E Pluribus Unum. From many, one. American.
The candidacy of Barack Obama has shown us how far we haven't progressed as a nation. The primaries in West Virginia and Kentucky, proves that the women's movement has made significant strides in the last forty years to the point where Southeners who wouldn't have voted for a woman forty years ago, now are willing to vote for one, only because she's the only white candidate on the ticket. But the Civil Rights movement has a long way to go before it catches up.


Frederick said...

My favorite phrase, "I don't mind Black people, but I can't stand N******."

Kvatch said...

Lew, is this really true? To my mind there's been plenty of racism and plenty of sexism? Tons to go around.

Lew Scannon said...

I have a sister who says that all the time. i always reply "I don't mind white people, but I really hate Crackers"
I don't think that I've heard anyone state that they wouldn't vote for Hillary on the sole basis of her gender.(There are also people who are voting for Hillary solely because of her gender, which is as sexist as the opposite. She would make a really shitty president) But there are people who won't vote for Obama because of his race. This is disturbing for a party that is supposed to be progressive.
I will admit there is still sexist pigs in this world, nor has sexism entirely gone away, but the strides that feminism have made out pace any steps the Civil rights movement has made.

Graeme said...
This comment has been removed by the author.
Graeme said...

North Dakota is racist as hell too. Luckily I was raised in a non-racist home, but my little town was full of it.

Tom Harper said...

This sure has a familiar ring to it. I grew up in a wealthy, sheltered all-white town in Connecticut. It's amazing, the hatred these people can have. They'd never burn a cross or talk about the KKK -- that's much too undignified. But the hatred and small-mindedness was there.

Actually, there was one black family in town. The father was a state judge and both of his kids went to private schools because of too much harrassment at the local public school. One year (1967) our foreign exchange student was from South Vietnam. With all the taunts she had to endure, she probably couldn't wait to get back home.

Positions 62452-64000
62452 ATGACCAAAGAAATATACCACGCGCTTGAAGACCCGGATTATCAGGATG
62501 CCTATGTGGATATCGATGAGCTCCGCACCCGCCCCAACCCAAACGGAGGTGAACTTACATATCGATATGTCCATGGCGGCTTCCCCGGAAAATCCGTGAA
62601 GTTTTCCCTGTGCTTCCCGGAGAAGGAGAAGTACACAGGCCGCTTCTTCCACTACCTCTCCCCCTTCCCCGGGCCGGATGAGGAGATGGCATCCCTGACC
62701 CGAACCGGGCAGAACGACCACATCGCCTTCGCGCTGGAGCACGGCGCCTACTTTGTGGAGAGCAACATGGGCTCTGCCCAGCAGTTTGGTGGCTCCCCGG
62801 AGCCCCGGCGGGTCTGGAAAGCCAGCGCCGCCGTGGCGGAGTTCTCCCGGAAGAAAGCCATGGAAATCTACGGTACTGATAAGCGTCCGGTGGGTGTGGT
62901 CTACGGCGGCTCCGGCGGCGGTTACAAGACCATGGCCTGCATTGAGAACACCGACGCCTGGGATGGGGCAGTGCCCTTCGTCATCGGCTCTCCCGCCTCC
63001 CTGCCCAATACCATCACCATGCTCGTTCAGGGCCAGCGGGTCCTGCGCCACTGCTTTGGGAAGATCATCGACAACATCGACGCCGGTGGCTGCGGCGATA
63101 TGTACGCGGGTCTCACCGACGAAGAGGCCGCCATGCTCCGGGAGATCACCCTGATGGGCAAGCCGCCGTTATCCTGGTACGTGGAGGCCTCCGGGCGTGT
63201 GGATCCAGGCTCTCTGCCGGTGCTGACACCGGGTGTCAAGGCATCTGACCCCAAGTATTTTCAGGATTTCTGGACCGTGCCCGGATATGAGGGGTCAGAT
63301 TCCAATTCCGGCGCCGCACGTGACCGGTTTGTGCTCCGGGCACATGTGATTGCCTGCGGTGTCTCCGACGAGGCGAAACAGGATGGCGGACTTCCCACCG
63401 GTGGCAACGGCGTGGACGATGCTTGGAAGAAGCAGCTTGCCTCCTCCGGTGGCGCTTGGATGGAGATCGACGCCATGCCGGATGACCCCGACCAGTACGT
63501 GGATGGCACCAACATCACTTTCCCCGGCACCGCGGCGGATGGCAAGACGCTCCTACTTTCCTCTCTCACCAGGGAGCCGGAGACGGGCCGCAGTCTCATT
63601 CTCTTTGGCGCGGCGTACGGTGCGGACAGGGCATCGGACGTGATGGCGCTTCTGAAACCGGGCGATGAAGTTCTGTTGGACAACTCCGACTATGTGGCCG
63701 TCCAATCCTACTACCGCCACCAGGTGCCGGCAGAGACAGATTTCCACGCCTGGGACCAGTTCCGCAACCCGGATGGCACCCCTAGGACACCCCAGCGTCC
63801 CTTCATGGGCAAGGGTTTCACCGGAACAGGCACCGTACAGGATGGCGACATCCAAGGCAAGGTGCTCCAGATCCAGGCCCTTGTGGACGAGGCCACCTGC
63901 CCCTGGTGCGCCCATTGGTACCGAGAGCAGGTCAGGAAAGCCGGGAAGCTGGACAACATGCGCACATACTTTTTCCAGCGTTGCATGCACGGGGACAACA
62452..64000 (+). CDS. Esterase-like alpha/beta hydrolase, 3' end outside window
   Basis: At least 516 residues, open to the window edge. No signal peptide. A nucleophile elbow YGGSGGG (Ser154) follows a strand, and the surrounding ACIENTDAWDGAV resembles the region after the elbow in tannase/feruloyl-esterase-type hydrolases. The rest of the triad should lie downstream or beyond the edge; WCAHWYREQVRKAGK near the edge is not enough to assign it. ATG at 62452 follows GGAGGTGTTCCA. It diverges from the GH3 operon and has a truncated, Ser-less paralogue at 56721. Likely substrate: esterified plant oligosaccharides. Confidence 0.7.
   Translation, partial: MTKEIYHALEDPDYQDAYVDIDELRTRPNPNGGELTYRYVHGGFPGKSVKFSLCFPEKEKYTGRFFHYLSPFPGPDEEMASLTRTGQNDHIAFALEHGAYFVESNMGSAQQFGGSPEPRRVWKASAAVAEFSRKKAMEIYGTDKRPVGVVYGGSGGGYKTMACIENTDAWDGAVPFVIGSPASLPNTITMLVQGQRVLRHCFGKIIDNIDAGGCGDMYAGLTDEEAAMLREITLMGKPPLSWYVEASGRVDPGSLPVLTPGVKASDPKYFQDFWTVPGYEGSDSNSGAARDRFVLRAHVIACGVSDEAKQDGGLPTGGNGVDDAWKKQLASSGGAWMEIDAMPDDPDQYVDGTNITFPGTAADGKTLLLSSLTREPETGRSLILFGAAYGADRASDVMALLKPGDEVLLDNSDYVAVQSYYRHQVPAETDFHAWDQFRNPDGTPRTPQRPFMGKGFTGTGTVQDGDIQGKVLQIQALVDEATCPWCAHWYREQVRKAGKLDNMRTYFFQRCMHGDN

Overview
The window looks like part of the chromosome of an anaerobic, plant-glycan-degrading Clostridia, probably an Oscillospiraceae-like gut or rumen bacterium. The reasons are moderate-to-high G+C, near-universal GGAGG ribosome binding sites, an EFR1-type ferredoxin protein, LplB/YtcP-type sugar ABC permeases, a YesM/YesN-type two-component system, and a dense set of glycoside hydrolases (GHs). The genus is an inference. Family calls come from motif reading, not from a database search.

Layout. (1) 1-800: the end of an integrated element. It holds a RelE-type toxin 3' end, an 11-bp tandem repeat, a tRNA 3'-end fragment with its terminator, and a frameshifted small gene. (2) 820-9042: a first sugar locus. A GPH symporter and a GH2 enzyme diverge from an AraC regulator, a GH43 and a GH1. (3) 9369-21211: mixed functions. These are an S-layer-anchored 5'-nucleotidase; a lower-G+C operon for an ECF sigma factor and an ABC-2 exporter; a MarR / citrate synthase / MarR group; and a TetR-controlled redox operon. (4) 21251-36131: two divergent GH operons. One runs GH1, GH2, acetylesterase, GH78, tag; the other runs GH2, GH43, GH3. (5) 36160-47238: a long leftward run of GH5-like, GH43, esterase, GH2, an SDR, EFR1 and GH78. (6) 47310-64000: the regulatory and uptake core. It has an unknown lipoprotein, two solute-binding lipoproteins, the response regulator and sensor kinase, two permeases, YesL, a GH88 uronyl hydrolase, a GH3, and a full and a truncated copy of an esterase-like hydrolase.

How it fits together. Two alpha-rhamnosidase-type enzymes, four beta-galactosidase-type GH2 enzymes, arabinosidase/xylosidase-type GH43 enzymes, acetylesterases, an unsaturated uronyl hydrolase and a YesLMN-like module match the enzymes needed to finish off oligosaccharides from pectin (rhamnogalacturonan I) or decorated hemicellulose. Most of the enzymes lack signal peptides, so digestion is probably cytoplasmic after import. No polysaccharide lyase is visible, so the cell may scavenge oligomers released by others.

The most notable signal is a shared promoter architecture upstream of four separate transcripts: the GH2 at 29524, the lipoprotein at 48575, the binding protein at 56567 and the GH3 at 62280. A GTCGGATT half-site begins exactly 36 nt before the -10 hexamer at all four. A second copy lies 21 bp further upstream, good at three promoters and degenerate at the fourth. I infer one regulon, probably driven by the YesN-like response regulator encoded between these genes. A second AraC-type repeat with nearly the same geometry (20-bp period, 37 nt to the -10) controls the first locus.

Anonymous said...

"There are also people who are voting for Hillary solely because of her gender, which is as sexist as the opposite."

Just like there are black people voting for Obama solely because of his race, and I can't really blame them. This reminds me of "Native Americans vs. Jews: Who Had It Worse?" argument.

The much easier question is, "Who has it the easiest?"

I wonder if it's really useful to compare injustices, tit-for-tat.

The world is not where it should be. Either we find solutions or find excuses.

Mark said...

This is fun to read. I know what your trying to impress to your largely white liberal audience, but you really come off sounding quite pathetic. I'm Lew Scannon, and i was raised a rich black child. I was the only white guy who the "blacks" understood....WTF, are you the white guy running for office trying to let everyone know how much those “colored” folks liked you? Just shut up. Your as white as white gets.
Tell the folks why you were working in agriculture that year…tell them, and stop making it look like you were the odd guy out.